Bullet Seating Depth

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    • #1835
      Al Barr
      Participant

      If you were breathless and spellbound on the subject of neck tension; then you are gonna love seating depth.

      1) VLD bullets like to “jam”

      2) Secant Ogive bullets like to “jump”

      3) What do hybrids like to do?

      4) What is your technique for determining “touch” or CBTO (combined overall length cartridge case base to ogive)?

      5) What is your opinion of the relationship of seating depth and “pressure”?

      6) What increments (example .002, .005, .010) do you use in search of the “perfect” seating depth?

      7) Last question: Do you determine seating depth before or after powder charge?

      Come on men, give me some help here.
      Al

    • #1839
      Tony Graham
      Participant

      3) What do hybrids like to do?
      Bryan Litz says to start at .015” jump with the Hybrids

      4) What is your technique for determining “touch” or CBTO (combined overall length cartridge case base to ogive)?
      1. Seat the desired bullet long.
      2. Chamber it.
      3. Eject it and look for square land marks.
      4. Seat the.005” deeper and remove the landmarks w/ steel wool.
      Repeat until the land marks disappear.

      5) What is your opinion of the relationship of seating depth and “pressure”?
      Into the lands=higher pressure.

      6) What increments (example .002, .005, .010) do you use in search of the “perfect” seating depth?
      .005”

      7) Last question: Do you determine seating depth before or after powder charge?
      Powder Charge first. VLDs jammed .015” into the lands.

    • #1843

      I do no this every rifle chamber with different bullets has their own sweet spot for seat depth and one will have to some testing to find that sweet spot.I understand you are looking for a place to start with seating depth and you may find it right off if not don’t give on that bullet or bullets until you have tried them all at different depth’s.Also chambering a round with little neck tension could change your seating depth if you chamber that round hard and fast or let the bullet bump the feed ramp when chambering a round.I always like to push my rounds in with my finger before pushing my bolt forward.Hope this helps……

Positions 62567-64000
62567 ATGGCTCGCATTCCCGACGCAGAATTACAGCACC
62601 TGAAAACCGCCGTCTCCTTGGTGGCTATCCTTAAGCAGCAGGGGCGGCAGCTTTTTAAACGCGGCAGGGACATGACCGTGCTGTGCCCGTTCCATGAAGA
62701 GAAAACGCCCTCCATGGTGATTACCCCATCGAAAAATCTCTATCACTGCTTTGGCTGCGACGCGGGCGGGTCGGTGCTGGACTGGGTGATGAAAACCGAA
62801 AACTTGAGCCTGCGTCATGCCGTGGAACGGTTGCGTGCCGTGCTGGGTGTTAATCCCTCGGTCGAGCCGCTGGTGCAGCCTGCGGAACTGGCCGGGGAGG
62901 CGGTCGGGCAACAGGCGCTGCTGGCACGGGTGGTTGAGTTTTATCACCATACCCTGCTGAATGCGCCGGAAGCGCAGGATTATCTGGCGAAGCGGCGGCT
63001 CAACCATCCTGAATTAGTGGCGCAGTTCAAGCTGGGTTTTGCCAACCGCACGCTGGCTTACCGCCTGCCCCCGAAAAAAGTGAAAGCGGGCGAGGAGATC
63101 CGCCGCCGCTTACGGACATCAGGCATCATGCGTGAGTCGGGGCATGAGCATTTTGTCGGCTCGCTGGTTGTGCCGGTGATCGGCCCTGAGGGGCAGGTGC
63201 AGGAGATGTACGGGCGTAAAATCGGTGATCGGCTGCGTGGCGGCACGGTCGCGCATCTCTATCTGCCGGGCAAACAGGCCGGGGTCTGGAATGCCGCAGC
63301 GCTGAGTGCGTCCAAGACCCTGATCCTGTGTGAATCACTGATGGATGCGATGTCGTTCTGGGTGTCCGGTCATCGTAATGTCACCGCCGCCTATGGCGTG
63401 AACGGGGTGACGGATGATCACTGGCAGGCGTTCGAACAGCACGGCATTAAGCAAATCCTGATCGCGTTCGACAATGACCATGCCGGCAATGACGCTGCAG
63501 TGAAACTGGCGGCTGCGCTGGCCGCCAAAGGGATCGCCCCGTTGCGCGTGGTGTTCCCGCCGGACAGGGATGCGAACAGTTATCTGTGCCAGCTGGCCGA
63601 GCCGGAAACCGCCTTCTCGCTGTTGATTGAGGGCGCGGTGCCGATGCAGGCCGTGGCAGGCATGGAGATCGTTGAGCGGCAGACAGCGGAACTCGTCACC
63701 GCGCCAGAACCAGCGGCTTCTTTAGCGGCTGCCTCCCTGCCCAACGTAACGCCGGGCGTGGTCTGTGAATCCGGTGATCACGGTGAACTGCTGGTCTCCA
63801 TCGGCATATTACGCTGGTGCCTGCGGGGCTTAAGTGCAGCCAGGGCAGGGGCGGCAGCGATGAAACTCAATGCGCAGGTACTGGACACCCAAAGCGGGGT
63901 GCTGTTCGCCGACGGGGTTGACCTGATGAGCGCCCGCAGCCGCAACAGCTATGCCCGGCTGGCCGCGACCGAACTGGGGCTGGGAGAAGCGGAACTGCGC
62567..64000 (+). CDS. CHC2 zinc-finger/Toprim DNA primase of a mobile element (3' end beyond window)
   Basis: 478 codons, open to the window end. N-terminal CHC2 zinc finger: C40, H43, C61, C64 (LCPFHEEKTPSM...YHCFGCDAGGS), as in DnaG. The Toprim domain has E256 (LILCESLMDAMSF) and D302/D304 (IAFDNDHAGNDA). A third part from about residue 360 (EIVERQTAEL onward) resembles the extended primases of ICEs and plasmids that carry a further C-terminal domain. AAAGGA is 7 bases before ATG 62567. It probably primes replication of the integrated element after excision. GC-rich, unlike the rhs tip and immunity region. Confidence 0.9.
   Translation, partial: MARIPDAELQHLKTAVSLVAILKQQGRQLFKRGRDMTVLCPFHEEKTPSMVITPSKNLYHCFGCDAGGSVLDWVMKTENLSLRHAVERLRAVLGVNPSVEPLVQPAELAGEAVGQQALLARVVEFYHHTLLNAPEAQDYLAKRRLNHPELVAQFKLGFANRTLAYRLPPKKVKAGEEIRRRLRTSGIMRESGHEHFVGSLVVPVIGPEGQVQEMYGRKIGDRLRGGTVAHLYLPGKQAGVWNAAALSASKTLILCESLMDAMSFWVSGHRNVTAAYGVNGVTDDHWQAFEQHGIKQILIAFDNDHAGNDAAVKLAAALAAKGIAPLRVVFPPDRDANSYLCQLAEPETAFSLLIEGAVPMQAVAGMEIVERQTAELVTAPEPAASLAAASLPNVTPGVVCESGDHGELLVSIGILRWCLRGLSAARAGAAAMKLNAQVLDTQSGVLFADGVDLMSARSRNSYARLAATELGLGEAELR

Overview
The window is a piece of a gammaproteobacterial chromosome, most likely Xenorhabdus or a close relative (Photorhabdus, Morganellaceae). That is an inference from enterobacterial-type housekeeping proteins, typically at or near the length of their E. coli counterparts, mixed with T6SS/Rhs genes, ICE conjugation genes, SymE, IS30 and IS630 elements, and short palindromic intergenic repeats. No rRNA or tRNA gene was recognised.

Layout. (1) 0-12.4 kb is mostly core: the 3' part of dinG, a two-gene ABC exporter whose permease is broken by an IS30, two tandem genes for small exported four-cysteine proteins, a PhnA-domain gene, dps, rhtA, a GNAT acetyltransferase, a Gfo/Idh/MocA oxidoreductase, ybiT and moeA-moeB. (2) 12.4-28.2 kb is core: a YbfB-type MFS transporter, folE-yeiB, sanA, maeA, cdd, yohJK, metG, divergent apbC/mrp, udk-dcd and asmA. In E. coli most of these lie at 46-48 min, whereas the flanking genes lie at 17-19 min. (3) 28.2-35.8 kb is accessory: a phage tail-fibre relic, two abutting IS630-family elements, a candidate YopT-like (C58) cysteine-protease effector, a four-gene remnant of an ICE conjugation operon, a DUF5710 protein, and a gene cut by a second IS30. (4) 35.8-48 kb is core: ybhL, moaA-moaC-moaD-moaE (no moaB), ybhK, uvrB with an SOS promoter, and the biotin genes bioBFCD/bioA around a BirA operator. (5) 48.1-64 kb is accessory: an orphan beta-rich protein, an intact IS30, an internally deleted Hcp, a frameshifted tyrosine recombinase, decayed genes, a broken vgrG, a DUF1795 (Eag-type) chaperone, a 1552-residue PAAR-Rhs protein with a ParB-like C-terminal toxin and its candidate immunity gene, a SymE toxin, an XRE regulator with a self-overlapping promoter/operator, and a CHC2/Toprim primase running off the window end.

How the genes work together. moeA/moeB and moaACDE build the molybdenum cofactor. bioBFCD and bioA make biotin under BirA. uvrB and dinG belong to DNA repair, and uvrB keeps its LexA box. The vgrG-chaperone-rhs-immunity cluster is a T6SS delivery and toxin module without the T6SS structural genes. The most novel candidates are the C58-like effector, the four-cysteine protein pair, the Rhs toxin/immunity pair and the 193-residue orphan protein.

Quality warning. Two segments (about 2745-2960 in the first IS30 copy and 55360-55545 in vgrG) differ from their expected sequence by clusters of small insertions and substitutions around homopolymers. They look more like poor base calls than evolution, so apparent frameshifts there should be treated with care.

• #1847
      Al Barr
      Participant

      Real interesting info here. Very much appreciated.

      One question for Tony regarding hybrid bullets: If one starts at a .015 jump, does one experiment with longer or shorter CBTO or both?

      Thanks, Al

    • #1855
      Tony Graham
      Participant

      Al,
      I have not played w/ the Hybrids much to date. I will work a load up for my Son’s Dasher over the next does not matter. The theory is that you can start out shooting .015” jump and as the throat erodes you do not have to chase the throat. .015”-.060” jump. http://bulletin.accurateshooter.com/2013/01/berger-hybrid-bullets-what-you-need-to-know/
      I would do 2 rounds set at .015” jump and find your best powder charge. Then do 2 rounds each as follows:
      Touch
      .005”
      .010”
      .020”
      .025”
      .030”
      .035”
      .040”
      Bobby McMichael (IBS 1K Shooter) from over here says his Dasher likes the 105 Hybrid at .040” jump.

    • #1856
      Tony Graham
      Participant

      I am going to try some .30 cal 230 gr. Hybrids this next week in my Heavy Gun at .015” jump to see what the HG will do. I’ve got some brand new brass, so I’ll be running 5 shot groups. Box says 10 twist or faster, we’ll see if the 11 twist will spin them fast enough.

    • #1866
      Al Barr
      Participant

      I appreciate you Tony.

    • #1882
      Tony Graham
      Participant

      Al, you are welcome. Hopefully you can find a load for the Hybrids. The reason I said 2 round groups, was if it will not do it in 2, it damn show want in 5. Good luck!
      Tony

    • #1892
      Al Barr
      Participant

      I’m not at the expertise levels of you folks; but if I am “jammin”, my final determining factor is chambering an unprimed, sized case with bullet seated at the CBTO that I “calculated”. Avoids (for me) increasing clambering efforts and dumping powder into the action when extracting loaded rounds and leaving the bullet in the barrel.

    • #1884
      Wynne Echols
      Keymaster

      Al, I have 2 cents worth that I would like to spend on #4 & #5. Another interesting way to determine OAL is with a hornady modified case and their guage along with a 4′ wooden dowel and the bullet of choice. Remove bolt, place modified case on guage and insert bullet of choice into modified case, ease into chamber with bullet back in case, ease bullet forward until it touches the lands, now stick dowel through muzzle end and push the bullet back a little, now without tightening the hornady guage take one hand on guage and the other end on dowel and push back and forth until you are satisfied with the touch, tighten the screw on the guage and remove the guage, case, and bullet from chamber and take your measurement. Repeat until you are satisfied with your number. As far as seating depth and pressure, I have found out that pressure and velocity do whatever together. More jam will increase pressure and will generate more velocity. As you decrease the jam say all the way to ‘at the lands’ the velocity will decrease proportionally and as you come out of the jam and start to jump the pressure will begin to pick back up the more the bullet is forced back into the case and begins to compress the load. All of this is fun to watch while shooting through a chrony. I have no experience with the hybrids, but sure would be interested in the results of your findings. WWE

      • This reply was modified 6 years, 2 months ago by Wynne Echols.
      • This reply was modified 6 years, 2 months ago by Wynne Echols.
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